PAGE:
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Maple Syrup: Nature's Power Bar

There is a very understandable movement amongst athletes and those who go beyond just sporting athleisure wear to fuel their strengthening and endurance training bodies with natural, whole foods. After decades of commercialized, plastic wrapped energy bars and drinks composed of false promises and high fructose corn syrup, the embracing of simpler foods, simpler sugars, and simpler diets makes sense. 

 
Ted King, pro-cyclist and owner of Untapped Maple Waffles

You might already be familiar with some of maple syrups’ health benefits which include a variety of natural antioxidants, polyphenols, vitamins, and minerals. In fact, we learned from Runner’s World that a ¼ cup serving of pure maple syrup, in addition to offering you 216 low glycemic calories, also provides upwards of 100 percent of your daily value for manganese, a mineral known to play key roles in how cells react to oxidative stress, in carbohydrate metabolism, and also bone health.


Maple syrups, like our wildcrafted harvests, also boast a pure energy in the form of sucrose, a naturally occurring blend of glucose and fructose. This cocktail is a runner’s delight as research has found that when athletes consume this natural blend during exercise, they absorb and use more grams of glycogen-restoring fuel per hour, without the threat of GI distress.

 

“During races and other super high-intensity workouts that rapidly deplete our energy stores (glycogen), our body responds best to easily-absorbable calories, preferably in the form of carbohydrates,” says registered dietitian Sidney Fry. “It’s one of the few times your body actually needs sugar more than it needs fiber- or protein-packed foods for energy and sustenance...Maple syrup has a glycemic index of 55 — that’s 11 points lower than table sugar — meaning it takes just a wee bit longer to break down (but it’s still rapid enough to refuel muscles during races), prolonging the available fuel-time it has to offer hard-at-work muscles. The lower the GI of a food, the less impact it has on overall blood sugar,” explains Fry. “Maintaining steady levels of blood sugar keeps our bodies more regulated than when sugars spike and plummet — another important factor during an important race.”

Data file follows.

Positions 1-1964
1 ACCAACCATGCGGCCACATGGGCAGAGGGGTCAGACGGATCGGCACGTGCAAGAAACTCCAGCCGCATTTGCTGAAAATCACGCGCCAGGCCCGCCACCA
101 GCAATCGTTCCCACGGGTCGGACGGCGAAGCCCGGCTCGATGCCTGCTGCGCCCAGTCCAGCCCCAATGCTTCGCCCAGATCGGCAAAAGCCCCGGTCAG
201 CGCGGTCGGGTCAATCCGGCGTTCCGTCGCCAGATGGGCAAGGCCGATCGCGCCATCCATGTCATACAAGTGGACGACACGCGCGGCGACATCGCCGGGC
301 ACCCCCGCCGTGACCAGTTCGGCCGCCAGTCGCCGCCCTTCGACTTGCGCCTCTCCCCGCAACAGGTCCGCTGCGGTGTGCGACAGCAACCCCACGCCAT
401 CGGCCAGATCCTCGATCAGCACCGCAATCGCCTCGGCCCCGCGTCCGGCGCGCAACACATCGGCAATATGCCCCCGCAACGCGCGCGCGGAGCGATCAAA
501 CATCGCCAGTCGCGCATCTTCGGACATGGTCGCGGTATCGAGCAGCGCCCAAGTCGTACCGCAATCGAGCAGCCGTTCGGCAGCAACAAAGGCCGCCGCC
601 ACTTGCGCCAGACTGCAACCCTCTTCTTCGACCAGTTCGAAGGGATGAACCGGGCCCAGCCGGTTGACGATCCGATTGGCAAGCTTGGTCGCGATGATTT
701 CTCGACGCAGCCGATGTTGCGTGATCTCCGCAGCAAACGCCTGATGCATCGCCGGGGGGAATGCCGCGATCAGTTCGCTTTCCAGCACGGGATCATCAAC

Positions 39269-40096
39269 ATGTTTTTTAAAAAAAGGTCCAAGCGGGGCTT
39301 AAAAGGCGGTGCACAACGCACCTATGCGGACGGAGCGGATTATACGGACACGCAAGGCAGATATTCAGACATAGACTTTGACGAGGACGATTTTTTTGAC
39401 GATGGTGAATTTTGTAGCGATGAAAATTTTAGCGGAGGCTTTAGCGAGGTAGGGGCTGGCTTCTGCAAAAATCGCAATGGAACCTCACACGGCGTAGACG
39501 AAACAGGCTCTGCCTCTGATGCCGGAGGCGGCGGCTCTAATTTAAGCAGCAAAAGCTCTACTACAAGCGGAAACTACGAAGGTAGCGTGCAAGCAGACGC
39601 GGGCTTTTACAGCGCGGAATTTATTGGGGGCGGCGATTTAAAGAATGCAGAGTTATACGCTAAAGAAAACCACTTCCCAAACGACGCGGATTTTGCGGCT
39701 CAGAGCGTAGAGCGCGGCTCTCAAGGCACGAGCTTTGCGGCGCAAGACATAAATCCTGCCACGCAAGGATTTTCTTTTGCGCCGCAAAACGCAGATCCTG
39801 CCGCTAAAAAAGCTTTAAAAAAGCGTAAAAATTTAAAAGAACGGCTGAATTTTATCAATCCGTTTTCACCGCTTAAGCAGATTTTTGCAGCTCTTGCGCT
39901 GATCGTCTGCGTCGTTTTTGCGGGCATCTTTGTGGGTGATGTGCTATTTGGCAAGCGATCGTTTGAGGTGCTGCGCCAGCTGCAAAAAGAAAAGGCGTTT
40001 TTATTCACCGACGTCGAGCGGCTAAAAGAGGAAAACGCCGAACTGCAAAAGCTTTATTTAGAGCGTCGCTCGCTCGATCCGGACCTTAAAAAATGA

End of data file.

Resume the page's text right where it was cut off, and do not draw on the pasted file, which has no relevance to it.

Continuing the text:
Former pro-cyclist Ted King recognized the benefits of a maple fueled energy and cooked up a delicious pre-workout treat reminiscent of Dutch stroopwafels, Untapped Maple Waffles. “Sports foods with 12 ingredients to digest compared to one simple ingredient should be a no-brainer,” says King. “Maple syrup is a superfood, with all the benefits and antioxidants that counteract free radicals...I consume fewer calories because it provides longer distribution of energy. Hunger is staved off by eating real food. Also when you take so much sugar, you suffer from gut rot. Maple syrup will not do it. It’s water soluble.” 

 

And of course, we can’t forget about maple water! As well as providing rehydration and refreshment, maple water like Vermont based producer Sap!, restores electrolytes and contains 161 mg of potassium (3% of your daily requirement). 

 

So what do we recommend for all you active natural foodies? 

Maple Syrup! 


Pre-Workout : Fuel up with a protein packed energy ball like these 5 Ingredient Peanut Butter Energy Bites and boost your anti-inflammatory responses and protect your cells from oxidative damage, which exercise can cause. Or try Ted King’s Untapped Maple Waffles


During Workout: Put the Gatorade down and restore electrolytes naturally with Sap! or Drink Simple maple water!


Post-Workout: High-intensity workouts deplete our body of manganese and zinc, two abundant minerals found in maple syrup. Look to a lean protein, nourishing recipe like Goop’s Lentil and Sweet Potato Salad or a hearty cup of Maple Baked Beans as a replenishing post-workout finale.

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